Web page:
- Read up on the new laws that apply in every state where you have employees
- Keep in contact with your employment or workers compensation defense counsel
Minimize (physical) contact
Although you must minimize physical contact, communication and emotional contact are critical. I have recommended that my clients remind employees at least weekly how to protect themselves from the virus at work and at home.
You can learn a lot by watching what other businesses are doing to keep their workers safe. Did you notice the plexiglass barriers going up in the checkout lanes at grocery and convenience stores? Are there hand sanitizer stations inside doors? Disinfecting sprays? Free masks? Restrictions on entering without a mask?
One of the most important goals is to minimize physical contact with others, including indirect contact through breathed air. This can be accomplished in many workplaces by:
- Minimizing the number of people in a work area at any given time
- Minimizing the number of people in a vehicle
- Minimizing the number of people in an office, especially if the work can be done from home
min·i·mize (ˈminəˌmīz) – v. to reduce something to the smallest possible amount.
If your primary reason for scheduling workers to be where they could be exposed to the virus is that it has always been done that way, you definitely need to consider whether there is a safer option. Inconvenience is no excuse for risking someone’s life, and the New York State Workers Compensation Board, as well as the State’s courts, could penalize you harshly for not doing all you can to minimize employee risks.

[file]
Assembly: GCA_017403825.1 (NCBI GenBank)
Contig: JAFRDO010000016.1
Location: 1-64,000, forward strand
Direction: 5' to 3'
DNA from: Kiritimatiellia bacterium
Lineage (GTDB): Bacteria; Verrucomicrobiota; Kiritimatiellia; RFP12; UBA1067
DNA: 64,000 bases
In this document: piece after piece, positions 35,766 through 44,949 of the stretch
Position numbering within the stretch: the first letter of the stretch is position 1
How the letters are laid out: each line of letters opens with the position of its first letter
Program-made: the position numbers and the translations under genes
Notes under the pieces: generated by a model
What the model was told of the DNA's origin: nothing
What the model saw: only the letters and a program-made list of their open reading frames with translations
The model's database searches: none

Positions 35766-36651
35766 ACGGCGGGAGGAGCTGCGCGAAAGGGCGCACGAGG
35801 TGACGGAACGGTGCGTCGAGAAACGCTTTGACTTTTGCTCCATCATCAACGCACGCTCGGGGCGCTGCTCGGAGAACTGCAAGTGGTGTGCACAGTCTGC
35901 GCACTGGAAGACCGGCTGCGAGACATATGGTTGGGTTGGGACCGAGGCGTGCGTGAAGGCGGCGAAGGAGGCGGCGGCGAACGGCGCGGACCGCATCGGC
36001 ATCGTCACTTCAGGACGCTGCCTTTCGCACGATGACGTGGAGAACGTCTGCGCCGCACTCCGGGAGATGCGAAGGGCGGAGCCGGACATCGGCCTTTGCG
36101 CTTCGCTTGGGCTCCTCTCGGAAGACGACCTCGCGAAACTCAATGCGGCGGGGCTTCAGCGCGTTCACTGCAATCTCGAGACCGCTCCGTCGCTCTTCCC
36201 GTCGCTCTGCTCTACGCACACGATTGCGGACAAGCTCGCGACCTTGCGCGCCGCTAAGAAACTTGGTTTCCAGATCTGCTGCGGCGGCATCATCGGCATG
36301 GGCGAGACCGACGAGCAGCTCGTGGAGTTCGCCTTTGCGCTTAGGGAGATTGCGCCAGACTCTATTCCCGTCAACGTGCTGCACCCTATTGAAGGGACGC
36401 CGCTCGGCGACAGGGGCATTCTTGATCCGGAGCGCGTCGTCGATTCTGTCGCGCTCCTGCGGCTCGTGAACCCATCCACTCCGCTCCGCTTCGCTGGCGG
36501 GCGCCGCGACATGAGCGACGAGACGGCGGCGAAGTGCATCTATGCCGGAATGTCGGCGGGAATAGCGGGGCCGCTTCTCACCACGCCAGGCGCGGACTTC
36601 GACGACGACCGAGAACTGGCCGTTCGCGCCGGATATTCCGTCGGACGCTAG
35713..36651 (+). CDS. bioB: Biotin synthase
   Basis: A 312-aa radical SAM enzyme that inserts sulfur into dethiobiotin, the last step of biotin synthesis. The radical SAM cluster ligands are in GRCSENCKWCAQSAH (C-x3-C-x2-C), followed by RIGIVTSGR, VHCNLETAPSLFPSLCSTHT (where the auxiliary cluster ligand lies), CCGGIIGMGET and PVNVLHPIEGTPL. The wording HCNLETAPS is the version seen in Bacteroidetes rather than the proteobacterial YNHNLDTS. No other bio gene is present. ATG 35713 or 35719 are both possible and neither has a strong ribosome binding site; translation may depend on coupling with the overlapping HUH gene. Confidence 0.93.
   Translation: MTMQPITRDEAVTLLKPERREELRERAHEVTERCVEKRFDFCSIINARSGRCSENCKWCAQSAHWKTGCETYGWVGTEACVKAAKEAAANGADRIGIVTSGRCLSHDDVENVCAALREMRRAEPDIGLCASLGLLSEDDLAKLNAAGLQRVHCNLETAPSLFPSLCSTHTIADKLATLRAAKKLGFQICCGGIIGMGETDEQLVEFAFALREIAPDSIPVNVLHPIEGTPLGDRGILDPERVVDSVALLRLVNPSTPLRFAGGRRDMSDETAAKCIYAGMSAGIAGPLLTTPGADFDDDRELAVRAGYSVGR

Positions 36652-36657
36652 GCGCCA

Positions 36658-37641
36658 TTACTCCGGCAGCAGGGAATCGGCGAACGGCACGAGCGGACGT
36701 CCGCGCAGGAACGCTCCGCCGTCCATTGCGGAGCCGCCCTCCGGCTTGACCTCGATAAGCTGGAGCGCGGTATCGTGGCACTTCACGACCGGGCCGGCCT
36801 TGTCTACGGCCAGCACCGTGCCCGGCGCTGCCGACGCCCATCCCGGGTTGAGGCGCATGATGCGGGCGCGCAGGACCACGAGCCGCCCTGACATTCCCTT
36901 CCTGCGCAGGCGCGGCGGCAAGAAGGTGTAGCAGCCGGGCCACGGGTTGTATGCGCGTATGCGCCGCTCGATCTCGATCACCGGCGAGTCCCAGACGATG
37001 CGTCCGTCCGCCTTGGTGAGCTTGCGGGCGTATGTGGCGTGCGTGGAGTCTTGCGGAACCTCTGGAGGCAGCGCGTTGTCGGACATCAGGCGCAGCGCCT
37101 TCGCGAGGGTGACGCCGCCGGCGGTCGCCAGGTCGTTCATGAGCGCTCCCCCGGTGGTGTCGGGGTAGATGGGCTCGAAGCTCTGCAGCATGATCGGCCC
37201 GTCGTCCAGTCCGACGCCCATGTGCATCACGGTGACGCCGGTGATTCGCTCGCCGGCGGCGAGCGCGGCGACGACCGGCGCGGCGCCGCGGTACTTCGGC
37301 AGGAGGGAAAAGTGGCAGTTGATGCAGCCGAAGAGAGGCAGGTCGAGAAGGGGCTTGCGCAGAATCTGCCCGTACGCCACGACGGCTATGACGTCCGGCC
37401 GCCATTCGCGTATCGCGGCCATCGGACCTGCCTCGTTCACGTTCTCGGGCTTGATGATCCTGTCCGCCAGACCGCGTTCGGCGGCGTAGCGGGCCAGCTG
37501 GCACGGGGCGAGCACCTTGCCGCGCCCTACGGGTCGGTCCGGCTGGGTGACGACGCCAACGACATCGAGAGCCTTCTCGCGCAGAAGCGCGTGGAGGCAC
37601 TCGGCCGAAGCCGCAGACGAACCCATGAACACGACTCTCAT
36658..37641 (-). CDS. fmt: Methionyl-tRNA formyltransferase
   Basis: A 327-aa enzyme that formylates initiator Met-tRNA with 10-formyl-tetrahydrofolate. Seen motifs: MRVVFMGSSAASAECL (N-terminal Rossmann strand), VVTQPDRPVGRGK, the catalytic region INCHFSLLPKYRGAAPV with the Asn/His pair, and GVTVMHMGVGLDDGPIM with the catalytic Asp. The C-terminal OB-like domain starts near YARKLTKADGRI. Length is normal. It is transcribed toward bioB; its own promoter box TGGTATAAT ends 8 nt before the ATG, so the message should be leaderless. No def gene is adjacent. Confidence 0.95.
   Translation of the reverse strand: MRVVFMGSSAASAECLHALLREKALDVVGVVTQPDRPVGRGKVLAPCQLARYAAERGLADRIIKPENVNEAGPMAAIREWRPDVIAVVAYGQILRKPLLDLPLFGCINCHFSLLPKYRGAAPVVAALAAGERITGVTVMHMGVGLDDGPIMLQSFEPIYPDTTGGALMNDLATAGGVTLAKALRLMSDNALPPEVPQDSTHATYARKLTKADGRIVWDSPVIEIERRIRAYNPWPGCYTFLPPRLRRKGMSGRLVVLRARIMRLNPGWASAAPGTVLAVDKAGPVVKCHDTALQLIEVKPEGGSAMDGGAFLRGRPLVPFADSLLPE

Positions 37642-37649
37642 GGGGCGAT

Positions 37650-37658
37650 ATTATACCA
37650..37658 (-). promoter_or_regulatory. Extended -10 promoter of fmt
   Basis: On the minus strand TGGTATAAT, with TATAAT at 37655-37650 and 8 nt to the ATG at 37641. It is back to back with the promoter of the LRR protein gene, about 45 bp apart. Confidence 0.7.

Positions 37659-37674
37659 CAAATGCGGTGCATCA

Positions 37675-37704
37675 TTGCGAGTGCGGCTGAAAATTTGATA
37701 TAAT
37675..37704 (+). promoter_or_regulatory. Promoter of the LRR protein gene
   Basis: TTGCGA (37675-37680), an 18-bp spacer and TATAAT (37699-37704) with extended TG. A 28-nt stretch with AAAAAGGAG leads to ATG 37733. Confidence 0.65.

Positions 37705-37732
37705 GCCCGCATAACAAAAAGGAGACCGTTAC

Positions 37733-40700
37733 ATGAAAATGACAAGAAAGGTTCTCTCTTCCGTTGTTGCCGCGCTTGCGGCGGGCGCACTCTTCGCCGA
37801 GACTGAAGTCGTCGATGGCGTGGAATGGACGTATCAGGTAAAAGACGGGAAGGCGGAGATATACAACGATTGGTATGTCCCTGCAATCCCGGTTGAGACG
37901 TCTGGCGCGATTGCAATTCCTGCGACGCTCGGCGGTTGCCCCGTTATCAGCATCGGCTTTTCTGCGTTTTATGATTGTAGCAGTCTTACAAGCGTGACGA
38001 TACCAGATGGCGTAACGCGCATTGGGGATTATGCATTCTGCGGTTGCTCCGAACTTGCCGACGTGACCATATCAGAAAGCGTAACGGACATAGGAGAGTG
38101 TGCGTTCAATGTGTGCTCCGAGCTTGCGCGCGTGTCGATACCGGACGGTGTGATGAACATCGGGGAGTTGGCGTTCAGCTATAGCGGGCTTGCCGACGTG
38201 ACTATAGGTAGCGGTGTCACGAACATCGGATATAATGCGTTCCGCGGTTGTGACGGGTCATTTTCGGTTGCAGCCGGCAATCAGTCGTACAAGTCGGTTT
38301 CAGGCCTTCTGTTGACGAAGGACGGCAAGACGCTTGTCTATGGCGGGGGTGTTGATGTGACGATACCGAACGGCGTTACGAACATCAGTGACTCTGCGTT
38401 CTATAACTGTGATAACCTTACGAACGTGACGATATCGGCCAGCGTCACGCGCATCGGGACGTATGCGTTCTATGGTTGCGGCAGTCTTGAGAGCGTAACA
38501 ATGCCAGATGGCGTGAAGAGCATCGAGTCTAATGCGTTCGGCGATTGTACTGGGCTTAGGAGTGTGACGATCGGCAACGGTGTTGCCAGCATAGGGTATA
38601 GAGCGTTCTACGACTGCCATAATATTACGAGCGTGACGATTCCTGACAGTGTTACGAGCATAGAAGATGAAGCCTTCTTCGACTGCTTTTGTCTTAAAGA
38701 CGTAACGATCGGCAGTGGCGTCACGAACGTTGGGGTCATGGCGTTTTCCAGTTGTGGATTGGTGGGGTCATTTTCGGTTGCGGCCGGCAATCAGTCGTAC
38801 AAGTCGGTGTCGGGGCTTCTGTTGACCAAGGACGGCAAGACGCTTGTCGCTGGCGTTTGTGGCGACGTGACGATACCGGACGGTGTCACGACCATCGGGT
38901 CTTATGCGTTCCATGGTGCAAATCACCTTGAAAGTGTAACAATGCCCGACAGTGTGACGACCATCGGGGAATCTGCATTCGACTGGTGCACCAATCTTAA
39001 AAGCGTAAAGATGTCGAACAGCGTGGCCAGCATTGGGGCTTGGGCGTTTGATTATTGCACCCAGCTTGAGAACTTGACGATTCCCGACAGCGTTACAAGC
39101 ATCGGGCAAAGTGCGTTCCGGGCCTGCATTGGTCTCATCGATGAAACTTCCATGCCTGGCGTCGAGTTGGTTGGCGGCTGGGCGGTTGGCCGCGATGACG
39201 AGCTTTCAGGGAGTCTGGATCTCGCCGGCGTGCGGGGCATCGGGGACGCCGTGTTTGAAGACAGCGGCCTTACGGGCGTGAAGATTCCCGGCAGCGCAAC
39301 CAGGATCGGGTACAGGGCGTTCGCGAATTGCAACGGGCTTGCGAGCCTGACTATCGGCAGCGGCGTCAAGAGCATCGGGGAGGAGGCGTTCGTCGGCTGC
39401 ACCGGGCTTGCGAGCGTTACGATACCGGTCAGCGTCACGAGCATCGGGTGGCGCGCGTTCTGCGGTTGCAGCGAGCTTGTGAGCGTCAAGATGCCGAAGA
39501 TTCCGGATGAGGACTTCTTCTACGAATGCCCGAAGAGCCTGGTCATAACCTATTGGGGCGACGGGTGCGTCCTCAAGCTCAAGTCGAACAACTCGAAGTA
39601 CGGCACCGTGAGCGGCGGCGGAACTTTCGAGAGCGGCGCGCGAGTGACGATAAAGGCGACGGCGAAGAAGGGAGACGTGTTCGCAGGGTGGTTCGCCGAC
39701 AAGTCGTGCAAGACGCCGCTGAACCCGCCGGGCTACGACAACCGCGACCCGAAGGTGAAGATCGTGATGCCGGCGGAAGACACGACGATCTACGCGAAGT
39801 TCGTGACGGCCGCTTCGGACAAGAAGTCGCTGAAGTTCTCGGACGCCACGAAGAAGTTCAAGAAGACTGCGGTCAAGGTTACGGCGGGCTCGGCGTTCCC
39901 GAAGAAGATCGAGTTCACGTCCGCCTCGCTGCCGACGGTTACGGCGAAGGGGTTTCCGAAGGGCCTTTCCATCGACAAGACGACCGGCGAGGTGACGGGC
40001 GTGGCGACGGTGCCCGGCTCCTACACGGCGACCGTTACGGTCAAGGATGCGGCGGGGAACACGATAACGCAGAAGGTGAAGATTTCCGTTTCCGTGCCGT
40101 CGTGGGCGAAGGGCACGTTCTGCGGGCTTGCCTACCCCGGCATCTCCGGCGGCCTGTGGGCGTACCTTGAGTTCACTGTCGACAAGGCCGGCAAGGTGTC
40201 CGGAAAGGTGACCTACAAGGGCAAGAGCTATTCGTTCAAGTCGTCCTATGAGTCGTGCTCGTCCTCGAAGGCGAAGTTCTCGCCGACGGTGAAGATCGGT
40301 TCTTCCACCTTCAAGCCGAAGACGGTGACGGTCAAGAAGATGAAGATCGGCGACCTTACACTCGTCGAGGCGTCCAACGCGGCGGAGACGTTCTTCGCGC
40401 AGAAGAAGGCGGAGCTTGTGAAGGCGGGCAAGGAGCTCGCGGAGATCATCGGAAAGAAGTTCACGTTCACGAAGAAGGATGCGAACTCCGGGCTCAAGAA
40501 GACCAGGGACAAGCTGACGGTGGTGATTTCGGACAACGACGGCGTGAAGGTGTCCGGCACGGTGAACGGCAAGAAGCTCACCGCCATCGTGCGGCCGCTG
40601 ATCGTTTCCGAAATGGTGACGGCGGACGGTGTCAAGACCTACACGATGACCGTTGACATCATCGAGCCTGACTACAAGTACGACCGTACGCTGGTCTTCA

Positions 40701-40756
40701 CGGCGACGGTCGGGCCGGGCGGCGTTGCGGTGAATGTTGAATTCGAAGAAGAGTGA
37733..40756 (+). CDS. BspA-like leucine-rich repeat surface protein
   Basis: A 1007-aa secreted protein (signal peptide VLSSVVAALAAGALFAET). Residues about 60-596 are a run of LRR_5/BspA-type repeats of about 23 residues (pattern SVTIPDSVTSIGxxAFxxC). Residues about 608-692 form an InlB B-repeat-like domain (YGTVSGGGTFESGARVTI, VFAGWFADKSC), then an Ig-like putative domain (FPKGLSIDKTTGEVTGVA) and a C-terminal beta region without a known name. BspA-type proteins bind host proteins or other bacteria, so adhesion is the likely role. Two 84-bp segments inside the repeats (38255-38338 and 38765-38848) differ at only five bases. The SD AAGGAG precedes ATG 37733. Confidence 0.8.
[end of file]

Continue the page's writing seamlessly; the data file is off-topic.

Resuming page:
Provide additional personal protective equipment (PPE)
Communicate from a distance, yet regularly
If you are having a difficult time keeping up with the many daily changes, assume your employees are having similar difficulties. This is not because they are less intelligent (or vice versa). It’s a lot for any human brain to absorb, verify, analyze, and adapt to, especially under individual and global circumstances. Open that third ear of yours but do it wisely.
Communicate what is necessary, such as:
- Confirmed Cases*
- Cleaning Needs
- How to File a Claim
- Wage Replacement Options
* REMEMBER THAT YOU STILL HAVE A DUTY TO MAINTAIN AN EMPLOYEE’S CONFIDENTIAL HEALTH INFORMATION.
Under the Health Information Portability and Accountability Act (HIPAA), you may not disclose the individual employee’s diagnosis. The appropriate way to communicate a workplace exposure is to say:
“An employee you have worked with has tested positive for the coronavirus, and you might have been exposed…”
If employees ask for a name or ask if it was a particular employee, your response should be something along the lines of:
“I have an obligation to maintain the privacy of all employees’ health information. Just as I would not discuss yours, I will not discuss anyone else’s…”
Respond quickly to any report of exposure
- You have a duty to your other employees to follow up with the allegedly-exposed employee until you have confirmation of their exposure.
- Phones and email work in both directions.
- “They never followed up” is an insufficient excuse for failing to inform others who could be exposed.
COVID-19 Resources for Employers
- CDC Guidance for Businesses
- OSHA Guidance for Employers
- Tips from NYC Small Business Services
- FAQs About Employee Protection Agencies